The picture of some trajectories for particular initial conditions helps to understand the population dynamics. As shown in the figure 3, for a sufficient large initial number of larvae or eggs the trajectories pack into a thin bundle that winds up toward the stable equilibrium P3.

For an insufficient number of eggs or larvae the trajectories converge to the origin, that is, to the extinction point P1. The basins generated by the attractors P1 and P3 are difficult to visualize since the solution belongs to a three dimensional space. The projections of the trajectories on the Pxg2 plane are easier to follow and clarify the main qualitative aspects of the solution.

The projections of the phase space trajectories on the Pxg2 plane and the time variation of the Arapaima adult population are shown in the figures 4-a and 4-b respectively. The bulky lines in the figure 4 represent the separatrices dividing the plane Pxg2 into four regions.

Under undisturbed natural conditions the population approaches the carrying capacity of the lake provided that the initial condition is at the right side of the separatrix A-B. Initial conditions CI2, CI3, CI4 located on the horizontal axis represent test conditions where initially the lake population consists only of adult fishes. For the other test conditions CI6, CI7, CI8 located on the vertical axis, adults Arapaima are excluded, the population at t=0 consists of larvae/post-larvae only. The trajectories corresponding to both cases are consistent with the expected behavior. After an initial decrease in the population of adult fishes or larvae/post-larvae, the system recovers the positive feedback cycle (eggs)-(larvae/post-larvae)-(adult fishes)-(eggs) and the population converges towards the stable equilibrium point P3.

It is also worth pointing out that the equilibrium point P1 corresponding to extinction is a stable node. This means that the trajectories leading to extinction, CI1 or CI5 for instance, do not orbit around the origin which would be a serious drawback since in that case the trajectories would go through a region with negative populations.

The trajectories on the phase plane are similar for the cases B and C and the same conclusions are also applicable to these two cases.

Several others tests were tried allowing the parameters to vary in a range bounded by values consistent with field observations and biological plausibility. The system has proved to be robust presenting no remarkable singular behavior. The responses vary within expected limits in the right direction according to field reports.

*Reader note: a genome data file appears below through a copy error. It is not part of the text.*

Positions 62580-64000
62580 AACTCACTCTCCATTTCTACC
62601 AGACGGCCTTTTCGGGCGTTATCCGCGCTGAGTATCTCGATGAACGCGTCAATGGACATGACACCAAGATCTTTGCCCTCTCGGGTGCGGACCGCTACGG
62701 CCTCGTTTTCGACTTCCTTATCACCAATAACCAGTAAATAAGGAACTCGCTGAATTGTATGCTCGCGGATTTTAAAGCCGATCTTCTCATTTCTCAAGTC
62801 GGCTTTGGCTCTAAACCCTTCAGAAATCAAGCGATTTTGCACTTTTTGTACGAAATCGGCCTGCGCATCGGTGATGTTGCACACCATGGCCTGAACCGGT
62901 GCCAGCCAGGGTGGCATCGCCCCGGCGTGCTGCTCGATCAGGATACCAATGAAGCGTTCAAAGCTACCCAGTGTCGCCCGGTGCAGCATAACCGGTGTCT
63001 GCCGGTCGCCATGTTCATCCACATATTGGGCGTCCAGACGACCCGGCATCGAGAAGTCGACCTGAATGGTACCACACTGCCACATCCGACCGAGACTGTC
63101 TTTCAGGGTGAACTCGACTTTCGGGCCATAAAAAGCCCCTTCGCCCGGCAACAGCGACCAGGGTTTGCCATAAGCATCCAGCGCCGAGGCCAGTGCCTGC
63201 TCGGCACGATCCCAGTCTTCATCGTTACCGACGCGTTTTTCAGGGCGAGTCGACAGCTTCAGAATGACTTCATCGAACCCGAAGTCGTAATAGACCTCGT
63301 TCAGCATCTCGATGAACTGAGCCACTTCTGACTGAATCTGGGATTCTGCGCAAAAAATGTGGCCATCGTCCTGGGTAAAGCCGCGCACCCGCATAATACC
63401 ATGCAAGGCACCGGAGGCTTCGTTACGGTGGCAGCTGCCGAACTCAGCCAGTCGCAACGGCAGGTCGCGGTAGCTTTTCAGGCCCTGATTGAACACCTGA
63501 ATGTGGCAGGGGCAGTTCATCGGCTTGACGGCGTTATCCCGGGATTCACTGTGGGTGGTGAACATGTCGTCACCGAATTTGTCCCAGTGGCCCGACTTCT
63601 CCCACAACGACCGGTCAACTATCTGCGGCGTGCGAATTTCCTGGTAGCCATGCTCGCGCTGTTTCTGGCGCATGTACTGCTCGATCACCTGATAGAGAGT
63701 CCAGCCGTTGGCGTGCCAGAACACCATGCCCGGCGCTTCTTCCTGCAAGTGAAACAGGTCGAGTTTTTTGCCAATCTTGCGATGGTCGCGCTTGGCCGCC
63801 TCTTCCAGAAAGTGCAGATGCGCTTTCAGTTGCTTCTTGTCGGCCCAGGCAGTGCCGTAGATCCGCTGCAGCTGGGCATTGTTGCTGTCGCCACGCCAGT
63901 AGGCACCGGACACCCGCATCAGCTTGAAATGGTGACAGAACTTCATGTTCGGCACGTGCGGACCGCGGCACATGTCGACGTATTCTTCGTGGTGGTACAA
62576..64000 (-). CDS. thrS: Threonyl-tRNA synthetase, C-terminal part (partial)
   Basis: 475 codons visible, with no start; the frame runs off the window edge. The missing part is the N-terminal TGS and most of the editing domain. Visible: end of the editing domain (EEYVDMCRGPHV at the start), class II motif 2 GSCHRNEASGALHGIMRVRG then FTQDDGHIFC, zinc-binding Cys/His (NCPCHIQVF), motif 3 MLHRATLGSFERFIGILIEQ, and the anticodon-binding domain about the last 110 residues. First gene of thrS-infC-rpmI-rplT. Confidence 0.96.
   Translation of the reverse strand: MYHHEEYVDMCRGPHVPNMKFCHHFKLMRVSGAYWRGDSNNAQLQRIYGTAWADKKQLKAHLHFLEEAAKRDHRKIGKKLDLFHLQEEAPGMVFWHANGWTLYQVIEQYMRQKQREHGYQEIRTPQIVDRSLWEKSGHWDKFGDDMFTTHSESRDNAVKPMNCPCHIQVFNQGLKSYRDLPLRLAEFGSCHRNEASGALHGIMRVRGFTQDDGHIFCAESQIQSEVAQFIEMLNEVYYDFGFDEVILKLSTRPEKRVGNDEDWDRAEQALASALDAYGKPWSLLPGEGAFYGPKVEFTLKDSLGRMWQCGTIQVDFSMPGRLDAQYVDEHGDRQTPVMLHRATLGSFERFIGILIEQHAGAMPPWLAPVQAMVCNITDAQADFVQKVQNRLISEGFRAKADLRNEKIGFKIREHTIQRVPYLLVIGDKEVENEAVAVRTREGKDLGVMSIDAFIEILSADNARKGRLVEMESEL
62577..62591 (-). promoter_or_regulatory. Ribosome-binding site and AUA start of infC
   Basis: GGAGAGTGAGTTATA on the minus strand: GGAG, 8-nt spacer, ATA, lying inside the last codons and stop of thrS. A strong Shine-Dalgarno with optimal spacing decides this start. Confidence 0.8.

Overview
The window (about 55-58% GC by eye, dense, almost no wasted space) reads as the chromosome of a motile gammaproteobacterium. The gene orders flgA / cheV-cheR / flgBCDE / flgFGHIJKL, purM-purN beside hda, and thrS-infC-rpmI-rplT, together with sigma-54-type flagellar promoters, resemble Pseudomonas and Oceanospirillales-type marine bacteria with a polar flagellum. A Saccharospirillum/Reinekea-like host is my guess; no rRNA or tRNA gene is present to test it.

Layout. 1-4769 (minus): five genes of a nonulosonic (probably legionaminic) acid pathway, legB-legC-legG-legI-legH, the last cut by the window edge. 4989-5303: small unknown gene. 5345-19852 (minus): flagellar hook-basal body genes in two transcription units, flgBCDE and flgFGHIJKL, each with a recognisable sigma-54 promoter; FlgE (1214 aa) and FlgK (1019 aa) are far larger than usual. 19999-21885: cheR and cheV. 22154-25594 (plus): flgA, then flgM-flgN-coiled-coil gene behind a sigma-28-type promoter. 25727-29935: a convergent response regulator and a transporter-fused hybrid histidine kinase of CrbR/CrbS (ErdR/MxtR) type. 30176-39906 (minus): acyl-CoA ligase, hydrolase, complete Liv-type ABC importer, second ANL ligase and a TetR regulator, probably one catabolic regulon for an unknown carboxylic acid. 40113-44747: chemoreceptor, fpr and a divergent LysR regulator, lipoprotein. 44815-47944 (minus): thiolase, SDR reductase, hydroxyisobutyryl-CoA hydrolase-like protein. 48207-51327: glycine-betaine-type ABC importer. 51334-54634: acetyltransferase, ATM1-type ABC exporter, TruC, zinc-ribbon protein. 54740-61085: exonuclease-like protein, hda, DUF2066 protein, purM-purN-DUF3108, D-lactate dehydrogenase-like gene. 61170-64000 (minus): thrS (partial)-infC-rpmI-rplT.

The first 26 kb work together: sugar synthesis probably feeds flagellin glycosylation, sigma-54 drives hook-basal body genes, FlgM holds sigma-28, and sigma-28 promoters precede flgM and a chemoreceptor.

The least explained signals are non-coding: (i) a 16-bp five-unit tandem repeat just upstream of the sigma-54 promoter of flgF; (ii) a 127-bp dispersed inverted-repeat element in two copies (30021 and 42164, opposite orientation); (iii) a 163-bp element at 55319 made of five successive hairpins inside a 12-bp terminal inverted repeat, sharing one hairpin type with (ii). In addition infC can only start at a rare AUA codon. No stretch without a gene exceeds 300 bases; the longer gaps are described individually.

The model defined by (9) with the parameters belonging to the neighborhood of the values determined above is valid for lakes where nearly ideal environmental conditions prevails. It can now be extended to examine the effects of perturbations coming from several origins. We will examine in the following section the perturbation effect caused by a peculiar behavior of this species.


Peculiar to this species is the male concern about the safe growth of the offspring. Just after the eggs are fertilized, males start to guard the nests. But it is only after eggs hatch into larvae that males perform the careful surveillance typical of the species, to avoid the action of predators that could endanger the survival and growth of the larvae/post-larvae into juveniles Arapaima. Failure to care properly for the offspring originated by disturbance from fishing activities, for instance, will have a direct effect on the population dynamics. The system (4) considers the effect of the male’s parental care through the term in (4-b).



The two non-trivial equilibrium points are obtained by solving equation (6-a). Figure 5 illustrates the geometric determination of the solution. Clearly the roots correspond to the intersection of the curves f(P) and Dαh(P). The parable f(P) and the curve Dαh(P) are given by the expressions on the right- and left-hand sides of equation (6-a) respectively:

The parameter α indicates the degree of the surveillance failure. The higher the value of α, the worst is the male protection of the larvae. The function h(P) has to fulfill three important conditions:

  1. Dαh(P) must intercept the parable f(P) at two and only two points comprised within the interval . Note that are the equilibrium points for α=0,

  2. Dαh(P)>0 for all P, otherwise inability in the surveillance task would contribute to larvae growth which is a contradiction,

  3. because it is reasonable to expect that if all males are unable to care for the offspring the collapse is catastrophic.